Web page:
Just as our panic seemed too much to handle, one of the group approached us and said to follow him, and we happily did. Once outside, he explained we were going to a café and that we would wait there until the appropriate time. We arrived at the café, which was next to the Tchaikovsky Conservatory. This place was chosen because it was a beautiful serene spot and also because Tchaikovsky is one of the most famous Russian composers and well known as a gay man. As we sat in the café sipping our cappuccinos, we were in constant contact with our other group by text message and listened to them talk as media and protestors started to gather.

As the time got closer, we recognized other couples in the café from the previous day’s meeting and also saw others, hanging out on the street and the sidewalk. All seemed anxiously waiting for the signal to go and gather in front of the building. The woman who was given the task as the key person was actually sitting right behind us. Finally, we saw her answer her phone. She got up and started to move and then the rest of us followed. In what seemed like a split second, there was assembled a group of 15- 20 people. The Moscow Pride banner appeared, as well as a bunch of Pride flags. Nikolai also appeared as though from nowhere with a contingent of handpicked media in tow.

Nikolai spoke and led the team in chants of protest and celebration. And then came the moment that Nikolai and his team had dreamed of for so long: we marched. It might have only been for a short distance (not even a whole city block), but nonetheless, we marched. There was no one to stop us, no protestors, no police, and no hate. You could feel the emotion emanating from the group: a sense of freedom, a sense of success, and a sense of true pride! Then as quickly as it began, it ended. People gathered the flags and banners and put them into plastic bags and dispersed as quickly as we had arrived.

Our team decided to go to the other event to see what was happening and how our other crew had made out. Our concern was growing, as we had not heard from them for a while. We arrived to city hall to see groups of people. Orthodox priests and nuns carrying religious symbols stood with nationalists and skinheads and others who looked like the guy or girl next door. We cautiously approached the group and I have to say I had never felt so fearful in my life. The level of tension and hate was tangible and I wanted to get out of there as quickly as possible. We spotted our friends and Bob ran to them in the midst of a group to try and gather them. Expecting that they would follow quickly, Josh and I moved to the prearranged post-meeting spot. As time passed and we had not seen the rest of the group, our anxiety grew.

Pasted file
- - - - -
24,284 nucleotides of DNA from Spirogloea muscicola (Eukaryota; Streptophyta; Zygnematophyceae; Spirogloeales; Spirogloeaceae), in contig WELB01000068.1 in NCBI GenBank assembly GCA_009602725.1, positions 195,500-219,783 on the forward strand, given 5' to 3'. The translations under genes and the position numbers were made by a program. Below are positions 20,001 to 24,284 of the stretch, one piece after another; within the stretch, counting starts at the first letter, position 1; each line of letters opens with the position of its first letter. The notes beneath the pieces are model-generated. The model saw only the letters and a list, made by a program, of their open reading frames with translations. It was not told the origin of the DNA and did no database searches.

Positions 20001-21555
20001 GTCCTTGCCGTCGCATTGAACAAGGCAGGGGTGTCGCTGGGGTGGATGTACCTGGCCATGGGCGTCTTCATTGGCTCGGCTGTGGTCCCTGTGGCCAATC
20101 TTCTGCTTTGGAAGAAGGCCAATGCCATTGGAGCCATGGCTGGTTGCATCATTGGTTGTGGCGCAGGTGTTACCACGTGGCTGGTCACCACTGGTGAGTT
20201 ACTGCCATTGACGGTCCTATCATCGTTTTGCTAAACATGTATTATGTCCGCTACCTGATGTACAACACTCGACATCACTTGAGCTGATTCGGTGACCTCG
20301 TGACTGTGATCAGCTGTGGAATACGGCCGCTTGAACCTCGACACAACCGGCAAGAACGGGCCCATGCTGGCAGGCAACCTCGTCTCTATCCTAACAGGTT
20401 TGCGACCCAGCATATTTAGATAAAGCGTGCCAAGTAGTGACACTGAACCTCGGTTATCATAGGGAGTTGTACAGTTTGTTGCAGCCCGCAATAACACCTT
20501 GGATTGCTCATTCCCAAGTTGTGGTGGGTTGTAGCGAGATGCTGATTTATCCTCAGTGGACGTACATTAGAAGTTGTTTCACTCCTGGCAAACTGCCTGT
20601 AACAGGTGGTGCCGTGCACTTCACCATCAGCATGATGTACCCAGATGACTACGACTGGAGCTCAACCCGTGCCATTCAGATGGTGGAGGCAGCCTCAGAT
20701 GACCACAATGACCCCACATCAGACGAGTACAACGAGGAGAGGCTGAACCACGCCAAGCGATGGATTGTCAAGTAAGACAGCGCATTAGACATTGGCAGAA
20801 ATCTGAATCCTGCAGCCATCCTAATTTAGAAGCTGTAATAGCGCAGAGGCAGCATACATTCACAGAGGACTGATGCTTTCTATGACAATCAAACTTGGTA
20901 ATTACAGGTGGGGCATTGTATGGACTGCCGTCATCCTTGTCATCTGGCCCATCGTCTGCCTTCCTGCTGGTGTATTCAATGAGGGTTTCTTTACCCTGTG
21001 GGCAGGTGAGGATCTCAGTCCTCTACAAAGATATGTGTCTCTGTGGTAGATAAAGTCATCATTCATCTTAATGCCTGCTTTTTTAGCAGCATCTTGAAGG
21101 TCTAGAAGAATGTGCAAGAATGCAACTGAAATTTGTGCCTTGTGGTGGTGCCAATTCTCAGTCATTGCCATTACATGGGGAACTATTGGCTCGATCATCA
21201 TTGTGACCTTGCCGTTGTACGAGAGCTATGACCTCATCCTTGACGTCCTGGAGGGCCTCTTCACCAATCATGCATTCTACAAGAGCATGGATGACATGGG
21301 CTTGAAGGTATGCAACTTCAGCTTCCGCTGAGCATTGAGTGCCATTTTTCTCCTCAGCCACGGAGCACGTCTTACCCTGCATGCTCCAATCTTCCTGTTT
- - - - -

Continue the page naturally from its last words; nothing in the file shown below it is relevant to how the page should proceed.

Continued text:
After a short time, Morris and Bob appeared. It was obvious that something had happened as they were visibly shaken. They had been seen talking to someone from the gay activist group when a group of homophobes attacked a gay man. Bob was jumped from behind. Morris quickly grabbed the attacker, who then swung and punched him in the nose – and it was Morris’s birthday. Morris and Bob realized that they had to get out and left as quickly as possible, unable to communicate with Graham and Lola. Shortly after, Graham and Lola arrived and we all sighed a huge relief.

They had witnessed a Moscow Pride banner being hung from an apartment beside city hall by some of the gay activists. Nikolai and his group had strategically planned and rented a flat in the building a few months earlier with the intention of hanging this banner. It flew for only a short while before it was targeted with eggs and then torn down.

The four activists in the apartment were now stranded there. Police cut the building’s electricity and demanded the activists surrender. We learned this later in the evening as we gathered again with the Pride group to celebrate the success of the day. A feeling of joy that was in the room, even with the man covered in bruises and bandages from being beaten. But the job was mixed with anxiety as group members tried to find a lawyer to help get the men out of the apartment. The men were arrested but then released and there seems to be no overt violations of their human rights.

I will close this with a personal comment. I am still welled up with tears as I relive these events in my head. I have never felt such a sense of humility as I did this day. As I personally work on the events of our own Vancouver Pride, I think I may never have the feeling I had with my Muscovite friends, when for the first time ever, they marched with Pride in the streets of Moscow!

Ken Coolen is the treasurer of the Vancouver Pride Society. For more on Moscow Pride, go to, He is now in Warsaw in preparation for their Jun 7 Pride — another city where the celebration is opposed by religious and nationalist extremists.